Glass frogs reappear in Bolivia after 18 years  PHYS.ORG · 19 hours
A rare species of frog native to the eastern slopes of the Bolivian Andes has been spotted in the South American country for the first time in 18 years, the investigation team... more
Seeds of hope: Young volunteers replant Tunisia forests  PHYS.ORG · 19 hours
Around 40 young Tunisian volunteers gather on a bare hill in the central region of Siliana. Their weekend mission—revive a burned forest by planting Aleppo pine shoots. more
New study shows why women have to be likeable, and men don't  PHYS.ORG · 21 hours
A new study in The Economic Journal finds that likeability is an influencing factor in interactions between women, as well as interactions between men... more
Nanoparticle chomps away plaques that cause heart attacks  PHYS.ORG · 21 hours
Michigan State University and Stanford University scientists have invented a nanoparticle that eats away—from the inside out—portions of plaques that cause heart attacks. more
Airborne measurements point to low EPA methane estimates in south central US  PHYS.ORG · 21 hours
Approximately twice as much methane is seeping into the atmosphere than the Environmental Protection Agency estimates from oil and gas facilities in the south... more
Method detects defects in 2-D materials for future electronics, sensors  PHYS.ORG · 21 hours
To further shrink electronic devices and to lower energy consumption, the semiconductor industry is interested in using 2-D materials, but manufacturers need a quick and accurate method for... more
Humans not always to blame for genetic diversity loss in wildlife  PHYS.ORG · 1 day
Conservationists should be wary of assuming that genetic diversity loss in wildlife is always caused by humans, as new research published today by international conservation charity... more
Revenge of the albatross: seabirds expose illicit fishing  PHYS.ORG · 1 day
For the magnificent but maligned albatross, it was time for a little payback after centuries of insult and injury. more
NASA finds Tropical Cyclone Diane's quick fade  PHYS.ORG · 1 day
Tropical Cyclone Diane formed late on January 24 and by the next day it was reduced to a remnant low-pressure system in the Southern Indian Ocean. NASA's Aqua satellite provided a look at its... more
NASA's Aqua satellite reveals Tropical Cyclone Esami's dissipation  PHYS.ORG · 1 day
Tropical Cyclone Esami formed in the Southern Indian Ocean and just three days later, visible imagery from NASA's Aqua satellite confirmed the storm had dissipated. more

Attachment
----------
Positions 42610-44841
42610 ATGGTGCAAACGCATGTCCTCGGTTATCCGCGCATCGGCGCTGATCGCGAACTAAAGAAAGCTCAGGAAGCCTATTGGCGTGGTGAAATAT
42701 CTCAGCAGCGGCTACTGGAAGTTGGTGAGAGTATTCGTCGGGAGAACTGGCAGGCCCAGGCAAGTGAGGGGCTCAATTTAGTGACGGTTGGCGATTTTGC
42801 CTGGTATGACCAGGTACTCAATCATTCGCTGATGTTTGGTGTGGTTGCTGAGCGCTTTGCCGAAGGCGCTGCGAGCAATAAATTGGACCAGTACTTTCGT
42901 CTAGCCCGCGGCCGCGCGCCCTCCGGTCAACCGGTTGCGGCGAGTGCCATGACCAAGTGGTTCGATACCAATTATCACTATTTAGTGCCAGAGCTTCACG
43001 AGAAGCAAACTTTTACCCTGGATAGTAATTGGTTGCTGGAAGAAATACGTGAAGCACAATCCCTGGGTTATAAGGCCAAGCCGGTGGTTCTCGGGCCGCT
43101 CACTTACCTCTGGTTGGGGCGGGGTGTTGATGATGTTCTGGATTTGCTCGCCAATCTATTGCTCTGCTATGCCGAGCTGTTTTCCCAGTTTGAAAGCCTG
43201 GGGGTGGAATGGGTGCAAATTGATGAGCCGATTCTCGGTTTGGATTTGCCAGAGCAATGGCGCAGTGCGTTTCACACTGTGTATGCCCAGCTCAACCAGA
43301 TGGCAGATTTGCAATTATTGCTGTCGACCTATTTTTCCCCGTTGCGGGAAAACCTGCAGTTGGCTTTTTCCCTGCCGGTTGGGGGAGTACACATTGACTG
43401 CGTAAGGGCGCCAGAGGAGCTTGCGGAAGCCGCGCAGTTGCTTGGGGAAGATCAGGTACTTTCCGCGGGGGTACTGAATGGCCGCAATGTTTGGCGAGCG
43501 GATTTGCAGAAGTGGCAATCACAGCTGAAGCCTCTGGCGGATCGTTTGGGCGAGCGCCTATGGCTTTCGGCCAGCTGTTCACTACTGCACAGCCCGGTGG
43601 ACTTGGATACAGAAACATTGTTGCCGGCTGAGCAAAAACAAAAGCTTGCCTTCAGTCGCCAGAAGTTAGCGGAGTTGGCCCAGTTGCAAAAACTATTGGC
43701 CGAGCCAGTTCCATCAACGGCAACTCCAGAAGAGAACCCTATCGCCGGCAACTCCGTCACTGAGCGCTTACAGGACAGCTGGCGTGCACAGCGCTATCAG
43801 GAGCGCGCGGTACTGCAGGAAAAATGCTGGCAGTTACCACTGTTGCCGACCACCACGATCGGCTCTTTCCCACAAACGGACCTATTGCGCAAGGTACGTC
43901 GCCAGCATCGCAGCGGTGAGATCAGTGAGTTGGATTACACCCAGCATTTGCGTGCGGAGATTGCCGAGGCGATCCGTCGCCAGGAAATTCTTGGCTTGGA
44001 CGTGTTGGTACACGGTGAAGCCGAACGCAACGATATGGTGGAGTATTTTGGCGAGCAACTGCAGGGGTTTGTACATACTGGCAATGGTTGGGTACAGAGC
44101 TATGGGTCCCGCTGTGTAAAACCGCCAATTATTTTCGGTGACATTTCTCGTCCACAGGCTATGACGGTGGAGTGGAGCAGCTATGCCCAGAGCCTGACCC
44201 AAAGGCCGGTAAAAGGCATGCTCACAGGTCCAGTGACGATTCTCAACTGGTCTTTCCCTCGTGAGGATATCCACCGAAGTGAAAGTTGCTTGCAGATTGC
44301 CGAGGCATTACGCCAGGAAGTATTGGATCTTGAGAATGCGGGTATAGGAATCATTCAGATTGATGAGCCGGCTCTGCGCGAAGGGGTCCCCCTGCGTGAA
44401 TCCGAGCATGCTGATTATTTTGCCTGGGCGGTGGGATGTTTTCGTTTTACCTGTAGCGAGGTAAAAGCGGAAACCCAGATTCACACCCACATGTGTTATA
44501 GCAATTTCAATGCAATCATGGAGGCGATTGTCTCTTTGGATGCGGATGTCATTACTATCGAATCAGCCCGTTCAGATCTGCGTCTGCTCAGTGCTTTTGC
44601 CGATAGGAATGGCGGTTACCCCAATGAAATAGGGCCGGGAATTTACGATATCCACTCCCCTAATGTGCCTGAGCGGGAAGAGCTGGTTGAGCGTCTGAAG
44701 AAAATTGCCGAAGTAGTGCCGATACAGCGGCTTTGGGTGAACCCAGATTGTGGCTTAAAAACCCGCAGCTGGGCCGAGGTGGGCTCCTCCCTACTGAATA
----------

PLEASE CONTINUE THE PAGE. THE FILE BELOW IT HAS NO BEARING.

New bacteriophage fully characterized and sequenced  PHYS.ORG · 1 day
Researchers have identified a new bacteriophage that can infect and destroy bacteria in the genus Pantoea, for which few bacteriophage have been identified and characterized. Details of the isolation, characterization, and full genome sequencing of this... more
New study debunks myth of Cahokia's Native American lost civilization  PHYS.ORG · 1 day
A University of California, Berkeley, archaeologist has dug up ancient human feces, among other demographic clues, to challenge the narrative around the legendary demise of Cahokia, North America's... more
Nearly all middle school teachers are highly stressed, study finds  PHYS.ORG · 1 day
Hormonal changes, different schools, more teachers and changing expectations are just some of the challenges families face when a child enters middle school. Now, researchers from the University... more
Study points to 'unintended consequences' of heavy data surveillance in rugby  PHYS.ORG · 1 day
A 'Big Brother' data culture in rugby driven by performance management threatens to create heightened distrust, anxiety and insecurity among players, according to a new study. more
Finely tuned nervous systems allowed birds and mammals to adopt smoother strides  PHYS.ORG · 1 day
Since the 1900s, neuroscientists have known that the peripheral nervous systems of tetrapods (four-footed animals) vary greatly, but how these differences affect the way... more
Kellogg pledges to phase out glyphosate in oats, wheat by 2025  PHYS.ORG · 1 day
US cereal giant Kellogg has set a goal of phasing out the controversial weedkiller glyphosate from its oat and wheat supply chain by 2025, the company... more
Tarantula Nebula spins web of mystery in Spitzer image  PHYS.ORG · 1 day
The Tarantula Nebula, seen in this image by the Spitzer Space Telescope, was one of the first targets studied by the infrared observatory after its launch in 2003, and the... more